Bold & Beautiful: One Million Moths has the light of a thousand fires in them, and when they perform you can see them shine.

Bold & Beautiful: One Million Moths

Performance & Theatre

SLUG: Tell me a little history about yourself?

One Million Moths: I grew up in a small town in the middle of Utah called Ferron, where there’s probably more livestock than humans. I am the youngest of three boys [and] raised in the LDS Church. In college, I studied Performing Arts Design with a focus in Lighting Design while moonlighting as a drag performer/itinerant cellist on the side. In 2016 I met my now-fiancé and decided to move to Los Angeles to be with them. There I worked as the lighting technician/designer for The Boulet Brothers’ weekly stage show, Queen Kong. All the while [I was] juggling performance gigs of my own and supporting my partner’s drag. In 2019 we decided to leave LA behind and resettle back in Salt Lake City.

SLUG: What are your preferred pronouns? Do you have a chosen name you prefer to go by?
I accept any and all meant with respect.

One Million Moths: I go by Tanner, my drag name only exists when I’m performing.

SLUG: When and how did you first become interested in drag/performance art?

One Million Moths: Almost a decade ago, my best friend from High School and I saw it as a vehicle to deal with the trauma from growing up in a relentlessly homophobic community. I can’t really pinpoint the exact moment it happened. It’s been so long that I have had drag in my life it’s hard to draw that line.

SLUG: What does being involved in the LGBTQIA+ world of art mean to you?

"Lately, I have been drawn to more “Classical” styles, i.e. opera, ballet, etc.," says One Million Moths.
Photo: Jessica Bundy

One Million Moths: Right now I really don’t know, to be honest. The pandemic and political climate has really distorted how I feel about everything and anything. Right now, my mission is to build structure into the drag I am helping to produce. We all had the rug pulled out from under us, and I think performers really benefit from shows that they can rely on.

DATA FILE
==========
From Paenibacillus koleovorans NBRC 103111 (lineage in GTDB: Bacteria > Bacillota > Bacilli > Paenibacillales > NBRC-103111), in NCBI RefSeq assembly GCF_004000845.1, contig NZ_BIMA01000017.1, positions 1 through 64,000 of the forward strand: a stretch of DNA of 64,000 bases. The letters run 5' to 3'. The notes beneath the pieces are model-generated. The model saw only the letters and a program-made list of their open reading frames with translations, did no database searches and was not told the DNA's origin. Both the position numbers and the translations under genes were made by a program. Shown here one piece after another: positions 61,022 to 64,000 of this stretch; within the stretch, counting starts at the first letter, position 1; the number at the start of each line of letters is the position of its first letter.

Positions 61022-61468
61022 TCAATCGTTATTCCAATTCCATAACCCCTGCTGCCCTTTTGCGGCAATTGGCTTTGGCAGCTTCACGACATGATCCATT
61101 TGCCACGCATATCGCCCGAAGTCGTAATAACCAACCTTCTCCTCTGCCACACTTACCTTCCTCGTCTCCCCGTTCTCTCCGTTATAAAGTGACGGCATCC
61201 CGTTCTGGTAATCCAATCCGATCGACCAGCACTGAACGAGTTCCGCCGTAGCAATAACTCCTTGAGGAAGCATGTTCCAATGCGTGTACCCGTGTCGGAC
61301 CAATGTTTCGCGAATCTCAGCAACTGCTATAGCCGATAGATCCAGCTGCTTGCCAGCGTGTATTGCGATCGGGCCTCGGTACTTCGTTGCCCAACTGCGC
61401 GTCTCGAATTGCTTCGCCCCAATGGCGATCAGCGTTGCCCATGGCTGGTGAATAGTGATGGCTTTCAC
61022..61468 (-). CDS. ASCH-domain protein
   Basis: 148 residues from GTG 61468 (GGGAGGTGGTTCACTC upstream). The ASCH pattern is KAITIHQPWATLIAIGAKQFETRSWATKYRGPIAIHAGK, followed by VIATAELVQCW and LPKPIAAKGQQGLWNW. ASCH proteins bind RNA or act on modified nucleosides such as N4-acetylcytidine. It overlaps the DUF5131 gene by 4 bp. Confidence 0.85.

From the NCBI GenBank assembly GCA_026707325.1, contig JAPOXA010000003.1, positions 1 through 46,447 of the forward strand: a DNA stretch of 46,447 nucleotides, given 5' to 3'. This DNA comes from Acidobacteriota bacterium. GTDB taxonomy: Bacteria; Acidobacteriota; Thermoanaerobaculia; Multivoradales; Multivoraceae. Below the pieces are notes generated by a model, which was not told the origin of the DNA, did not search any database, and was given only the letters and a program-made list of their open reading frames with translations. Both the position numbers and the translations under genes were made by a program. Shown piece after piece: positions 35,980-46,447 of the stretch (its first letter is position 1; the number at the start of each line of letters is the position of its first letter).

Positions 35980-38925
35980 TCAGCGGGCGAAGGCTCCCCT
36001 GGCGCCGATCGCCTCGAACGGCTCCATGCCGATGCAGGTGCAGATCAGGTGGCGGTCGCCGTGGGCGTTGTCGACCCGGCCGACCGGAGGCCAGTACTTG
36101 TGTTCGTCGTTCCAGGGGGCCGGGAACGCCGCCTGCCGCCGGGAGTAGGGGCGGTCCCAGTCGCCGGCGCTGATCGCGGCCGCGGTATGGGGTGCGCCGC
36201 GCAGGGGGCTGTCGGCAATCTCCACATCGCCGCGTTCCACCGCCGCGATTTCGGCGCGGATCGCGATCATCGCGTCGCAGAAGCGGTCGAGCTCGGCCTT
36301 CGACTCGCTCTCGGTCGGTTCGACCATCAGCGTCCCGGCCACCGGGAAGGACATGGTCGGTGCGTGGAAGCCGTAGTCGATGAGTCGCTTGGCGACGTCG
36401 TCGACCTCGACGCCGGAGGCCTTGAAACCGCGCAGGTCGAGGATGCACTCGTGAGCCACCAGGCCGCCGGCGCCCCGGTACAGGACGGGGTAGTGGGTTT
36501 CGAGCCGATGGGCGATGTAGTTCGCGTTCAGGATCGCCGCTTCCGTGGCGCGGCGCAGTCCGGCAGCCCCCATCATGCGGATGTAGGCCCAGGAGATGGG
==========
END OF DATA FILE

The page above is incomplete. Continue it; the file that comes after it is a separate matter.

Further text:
SLUG: What have been some of your favorite spaces to work through and express yourself creatively over the last few years?

One Million Moths: Precinct Bar in downtown L.A. really felt like home, and a place that I really learned a lot about what keeps a good drag show going; too many good memories to count. In 2019, my partner and I were able to do a small tour around the UK. Every single venue on that tour was really impactful to me. It was the first time I had ever traveled internationally—to do it for a drag tour made it all the more special.

SLUG: What style of performance are you drawn to participate in?
One Million Moths: The past few years I have been focusing solely on my own personal performance/artistic agenda. Lately, I have been drawn to more “Classical” styles, i.e. opera, ballet, etc.

SLUG: I know you are a skilled musician. Tell me about your instrument, your education, and if you’re still participating in the world of music today?